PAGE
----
We chased our guide through Chennai, a sprawling urban jungle of eight million, along serpentine streets packed with every conceivable vehicle, as well as cows: A trial-by-fire. Splitting lanes liberally, we blazed between buses, sneaked to the front of the pack at red lights, rode on sidewalks, shot through any hole in traffic and wove reverently around the sacred beast.
After 40 hair-raising minutes, our guide pulled over on the side of the eight-lane road, smiled and said: “This is the beginning of the East Coast [Highway], sir, just go straight.” Kudos to Vicky, the owner of Chennai Motorcycle Rental, which provided us our two-wheeled transportation and the company’s guide.
Traffic density eased, the crush of humanity diminished, fields appeared, and the first sea views emerged. Kovalam, a tiny seaside village, must not receive many foreigners judging by the shocked stares followed with wide smiles and waves and wonder-stuck schoolgirls marvelling at a woman, my travelling companion Astried Huebner, riding her own motorcycle.
In the coastal town of Mahabalipuram, the touts were gentle and beggars respectful. Surprisingly they heard the word “no” the third time and relented. (In other parts of the country “no” means try harder.) We picked a guesthouse on the outskirts of town where the owners were surprised to host foreigners and went out of their way to make sure we were comfortable.
Next day included frequent detours to small villages, where foreigners rarely stop, to drink chai, watch and be watched. People literally stop in their tracks at the sight of a tall, blond woman riding a motorcycle, her tattoos garnering enthusiastic discussion.
Approaching Pondicherry, “Pondi,” as the hipsters call the former French colonial city, traffic and population density grew thicker. Although it features in The Life of Pi, it seemed another big city to avoid. So we followed a smoothie sign and found ourselves in Auroville.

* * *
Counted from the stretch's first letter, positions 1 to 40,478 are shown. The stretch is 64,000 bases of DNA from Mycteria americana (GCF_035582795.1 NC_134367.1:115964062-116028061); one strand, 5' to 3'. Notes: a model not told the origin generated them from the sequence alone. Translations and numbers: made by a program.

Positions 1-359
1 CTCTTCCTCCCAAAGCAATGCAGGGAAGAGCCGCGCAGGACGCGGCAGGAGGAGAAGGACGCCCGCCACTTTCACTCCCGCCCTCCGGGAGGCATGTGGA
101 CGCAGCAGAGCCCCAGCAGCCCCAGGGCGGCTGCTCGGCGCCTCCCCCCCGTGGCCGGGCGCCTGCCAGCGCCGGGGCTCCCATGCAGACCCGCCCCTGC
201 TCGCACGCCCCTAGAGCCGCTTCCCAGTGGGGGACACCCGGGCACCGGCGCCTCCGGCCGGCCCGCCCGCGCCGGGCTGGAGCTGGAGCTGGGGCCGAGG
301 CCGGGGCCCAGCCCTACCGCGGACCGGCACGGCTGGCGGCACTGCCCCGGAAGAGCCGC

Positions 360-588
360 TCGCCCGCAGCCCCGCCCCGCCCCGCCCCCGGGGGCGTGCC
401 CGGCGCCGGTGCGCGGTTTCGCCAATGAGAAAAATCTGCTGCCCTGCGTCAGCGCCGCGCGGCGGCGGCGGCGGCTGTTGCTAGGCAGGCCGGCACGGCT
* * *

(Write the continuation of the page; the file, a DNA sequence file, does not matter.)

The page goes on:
This is an experimental community that boasts “no borders,” is focused on sustainable living and filled with expats, barefoot “seekers” sporting local garb, “volunteers” working for free room and board and resembling a hippy commune more than anything else.
In search of a room we rode along a dirt path, stumbling on a quiet guesthouse located in a cashew plantation. The host family, a lovely young couple, made us right at home and we settled in for a couple of nights.
Back on the road, we battled the tumultuous traffic of Pondicherry reaching the empty beachfront. However, it seemed more a place to dump trash and wash after defecating than relax, swim or surf.
On the opposite side of the Chunnambar River in Cuddalore, a chai stop generated the usual flurry of questions. A man asked where we were headed and I told we were going to find a place to eat. Next thing we know, we are chasing him through oncoming traffic and along the sidewalk into the parking lot of A2B restaurant. “One of the best in town, sir,” he whispered before zooming off.
A smiling server recommended a “meals,” which was comprised of foods boasting a dozen assorted flavours, spicy and non-spicy, in small bowls surrounding a pile of rice on a banana leaf. Dal, sambar (lentil stew), curds, coconut dishes and tangy tamarind tantalized the taste buds. She brought refills for each bowl and reloaded the mountain of rice until we were bursting, all for a mere $2.
On a whim, we turned inland, riding randomly through never-ending rice paddies and fields teeming with produce in the vast Cauvery River delta, the breadbasket of Tamil Nadu. The crush of urban India receded, and Banyan-shaded stops led to random encounters.
In the market town of Vadalur, we were greeted with wide smiles, frantic waving and shouts of “hello.” Turning south on a narrow, country road, dozens of tractors with trailers piled far too high with the sugar cane harvest wobbled dangerously down the road. A stream of buses, racing to get ahead of each other, added to the excitement, swerving out from behind the towering trailers with no regard for oncoming traffic, and the few cars were even faster. Inject a parade of motorcycles, bicycles, people, cows and goats, and a potholed country road becomes a nightmare, often requiring heavy breaking and evasive action to avoid collisions.
Across the Cauvery River in Kumbakonam, once referred to as the “Cambridge of South India” Astried sniffed out the Kumbakonam Homestay where we enjoyed a large suite, the manager proudly proclaiming we were his first foreign guests. A hot shower removed the day’s road grime and a tandoori chicken restaurant beckoned in what would turn out to be the best tandoori we tasted the entire trip.